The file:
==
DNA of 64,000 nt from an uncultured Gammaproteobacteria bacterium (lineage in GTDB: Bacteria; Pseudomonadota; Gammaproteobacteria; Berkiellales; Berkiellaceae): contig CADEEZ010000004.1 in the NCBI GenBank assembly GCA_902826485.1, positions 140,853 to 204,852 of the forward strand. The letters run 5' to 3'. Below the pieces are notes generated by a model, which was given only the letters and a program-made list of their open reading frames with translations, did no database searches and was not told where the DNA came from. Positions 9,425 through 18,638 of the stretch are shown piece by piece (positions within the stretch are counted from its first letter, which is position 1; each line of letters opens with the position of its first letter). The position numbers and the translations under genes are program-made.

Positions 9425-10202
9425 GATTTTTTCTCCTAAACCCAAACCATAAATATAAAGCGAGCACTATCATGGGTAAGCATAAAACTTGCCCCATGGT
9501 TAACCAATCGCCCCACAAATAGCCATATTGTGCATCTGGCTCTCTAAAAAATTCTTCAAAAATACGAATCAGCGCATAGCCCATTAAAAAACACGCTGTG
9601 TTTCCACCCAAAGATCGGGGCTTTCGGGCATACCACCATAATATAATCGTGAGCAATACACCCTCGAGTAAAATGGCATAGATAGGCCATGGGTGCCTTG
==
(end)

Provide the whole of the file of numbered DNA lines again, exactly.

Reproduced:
DNA of 64,000 nt from an uncultured Gammaproteobacteria bacterium (lineage in GTDB: Bacteria; Pseudomonadota; Gammaproteobacteria; Berkiellales; Berkiellaceae): contig CADEEZ010000004.1 in the NCBI GenBank assembly GCA_902826485.1, positions 140,853 to 204,852 of the forward strand. The letters run 5' to 3'. Below the pieces are notes generated by a model, which was given only the letters and a program-made list of their open reading frames with translations, did no database searches and was not told where the DNA came from. Positions 9,425 through 18,638 of the stretch are shown piece by piece (positions within the stretch are counted from its first letter, which is position 1; each line of letters opens with the position of its first letter). The position numbers and the translations under genes are program-made.

Positions 9425-10202
9425 GATTTTTTCTCCTAAACCCAAACCATAAATATAAAGCGAGCACTATCATGGGTAAGCATAAAACTTGCCCCATGGT
9501 TAACCAATCGCCCCACAAATAGCCATATTGTGCATCTGGCTCTCTAAAAAATTCTTCAAAAATACGAATCAGCGCATAGCCCATTAAAAAACACGCTGTG
9601 TTTCCACCCAAAGATCGGGGCTTTCGGGCATACCACCATAATATAATCGTGAGCAATACACCCTCGAGTAAAATGGCATAGATAGGCCATGGGTGCCTTG